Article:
The hardest parts to grasp regarding jingong 勁功 is:
1. It is for most martial artists uncharted waters. While it appears to be the external side of the internal workings of qigong, it is not the same thing as training in a hard or externally focused martial art. And;
2. Depending on your style of martial art, your path towards understanding jingong 勁功 will be completely different to somebody schooled in another style. I do baguazhang, so that means my comprehension of it will be through baguazhang.
My role as a “Living Tao” (活道) is to give enough insights, so that if you come across this podcast or one of my books, you will get a sense of where you are headed.
Your own experience of it is vital if you want to master it. So don’t dismiss or discount your own personal martial history because your naysayers don’t want the same thing.
Actually, it’s not even that. What is really happening is reality is catching up with them, when it comes to you, and suddenly they are getting that nagging feeling that they are being left behind.
For you see, while a person is doing qigong or an internally focused martial art, it is easy to dismiss it all as just fooling around, no matter how serious the practitioner may be. It’s like they can only see the toddler in the sandbox playing with his Matchbox cars, even though the toddler is a teenager surfing around on the beach. That so called toddler has moved up and is about to leave the beach for the desert. And his toy car is now a real Toyota Landcruiser.
Jingong 勁功 is a massive scaling up from qigong. It has to be. Because in a strange and weird sort of way, it’s no longer just about the self. It is about the self in context to its surroundings. In other words: Fengshui.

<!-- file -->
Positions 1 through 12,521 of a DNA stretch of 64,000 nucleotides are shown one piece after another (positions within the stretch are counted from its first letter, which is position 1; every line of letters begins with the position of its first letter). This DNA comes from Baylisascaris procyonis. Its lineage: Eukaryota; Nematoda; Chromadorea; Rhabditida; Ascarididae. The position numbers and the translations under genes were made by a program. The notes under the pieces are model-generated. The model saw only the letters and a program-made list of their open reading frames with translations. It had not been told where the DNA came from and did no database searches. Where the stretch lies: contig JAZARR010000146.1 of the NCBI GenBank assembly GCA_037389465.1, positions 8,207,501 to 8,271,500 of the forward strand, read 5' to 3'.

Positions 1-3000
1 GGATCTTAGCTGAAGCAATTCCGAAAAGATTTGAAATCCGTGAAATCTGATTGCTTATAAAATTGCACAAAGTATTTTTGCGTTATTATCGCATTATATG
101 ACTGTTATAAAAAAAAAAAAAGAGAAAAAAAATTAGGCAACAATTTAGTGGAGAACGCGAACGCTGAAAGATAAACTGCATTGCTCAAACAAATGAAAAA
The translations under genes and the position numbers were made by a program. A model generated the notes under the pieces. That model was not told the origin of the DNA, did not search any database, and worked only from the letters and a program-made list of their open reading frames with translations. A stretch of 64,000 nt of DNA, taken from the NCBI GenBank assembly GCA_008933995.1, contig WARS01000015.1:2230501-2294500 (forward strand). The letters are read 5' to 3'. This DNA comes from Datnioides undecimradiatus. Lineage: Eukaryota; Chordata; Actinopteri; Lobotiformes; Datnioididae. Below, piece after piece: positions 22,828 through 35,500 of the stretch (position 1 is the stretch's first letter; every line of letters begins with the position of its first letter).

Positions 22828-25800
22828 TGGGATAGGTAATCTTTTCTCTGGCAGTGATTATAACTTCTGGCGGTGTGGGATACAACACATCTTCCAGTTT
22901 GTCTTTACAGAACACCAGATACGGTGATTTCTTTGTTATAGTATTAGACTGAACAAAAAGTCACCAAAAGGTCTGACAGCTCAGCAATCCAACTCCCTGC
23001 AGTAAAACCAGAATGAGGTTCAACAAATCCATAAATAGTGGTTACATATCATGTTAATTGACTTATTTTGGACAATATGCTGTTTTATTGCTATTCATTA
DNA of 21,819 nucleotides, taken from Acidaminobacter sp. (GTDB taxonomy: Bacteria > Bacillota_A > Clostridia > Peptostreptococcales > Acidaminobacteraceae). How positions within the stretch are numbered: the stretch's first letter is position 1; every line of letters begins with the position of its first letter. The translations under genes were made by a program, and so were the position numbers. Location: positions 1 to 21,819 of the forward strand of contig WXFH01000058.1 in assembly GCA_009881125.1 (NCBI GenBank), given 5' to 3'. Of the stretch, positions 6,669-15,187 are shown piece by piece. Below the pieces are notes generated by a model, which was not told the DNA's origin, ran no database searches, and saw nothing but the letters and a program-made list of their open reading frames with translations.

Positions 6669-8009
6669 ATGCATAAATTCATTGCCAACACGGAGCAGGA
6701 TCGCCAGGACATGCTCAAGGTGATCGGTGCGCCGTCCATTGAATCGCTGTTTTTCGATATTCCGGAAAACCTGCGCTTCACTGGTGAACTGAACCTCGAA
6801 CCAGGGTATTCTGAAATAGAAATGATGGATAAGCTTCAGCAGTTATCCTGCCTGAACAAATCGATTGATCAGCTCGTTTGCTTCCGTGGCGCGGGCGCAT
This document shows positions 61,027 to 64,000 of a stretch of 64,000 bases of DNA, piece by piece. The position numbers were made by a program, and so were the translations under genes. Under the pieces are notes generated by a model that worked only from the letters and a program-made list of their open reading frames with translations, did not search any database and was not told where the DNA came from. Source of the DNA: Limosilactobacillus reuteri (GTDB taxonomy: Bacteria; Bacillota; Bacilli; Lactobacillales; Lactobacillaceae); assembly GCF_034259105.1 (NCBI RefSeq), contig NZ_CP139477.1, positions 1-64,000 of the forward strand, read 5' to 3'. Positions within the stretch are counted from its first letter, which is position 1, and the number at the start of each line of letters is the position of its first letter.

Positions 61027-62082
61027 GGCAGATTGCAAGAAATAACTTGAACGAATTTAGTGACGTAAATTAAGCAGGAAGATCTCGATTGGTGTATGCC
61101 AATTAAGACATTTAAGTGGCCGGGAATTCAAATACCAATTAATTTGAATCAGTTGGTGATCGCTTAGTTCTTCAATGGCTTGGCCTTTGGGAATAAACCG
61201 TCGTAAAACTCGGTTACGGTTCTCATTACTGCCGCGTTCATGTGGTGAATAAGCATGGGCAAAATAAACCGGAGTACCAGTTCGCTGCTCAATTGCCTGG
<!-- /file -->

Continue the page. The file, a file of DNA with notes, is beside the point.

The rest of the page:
A person with jingong 勁功 can move to an alien environment and within a very short period of time, that environment will start changing to reflect them in subtle ways. Even if the whole process can be denied, if their jingong 勁功 is strong enough, the people around them will start to notice the changes. And they will usually have people around them comment like this, “How come, or why is it, that whenever you go somewhere, XYZ starts appearing around you?” Or, “Where’d all these XYZ people come from? We never had them, but now you are here and they’re everywhere — it’s like you bought your whole damn tribe with you?”
If something like this has ever happened to you then, firstly, congratulations. You got strong jingong 勁功. And, secondly, that so-called tribe isn’t your family as in blood relations. No. They reflect the ancestral lineage of the martial art you have been marinating in.
At the same time this is going on, things that are not aligned with your qi start disappearing from your life. I know some of you will want to nervously laugh and mock, because it is touching on one’s self identity. But this is the meaning behind Pak Tai 北帝, the Dark Warrior washing his guts clean in the river (before ascending Wudang Mountain 武當山).
For those of you, who need a monotheistic explanation: Qigong is the process by which the martial artist uses the body to burn off the sins polluting their soul. While baptism and holy water works for some people on an external level, the process of qigong is internal and goes much deeper. It acknowledges before God that this process of cleaning one’s soul is the same as walking and breathing. Nobody can do it for you. You have to do it by yourself. Amen.
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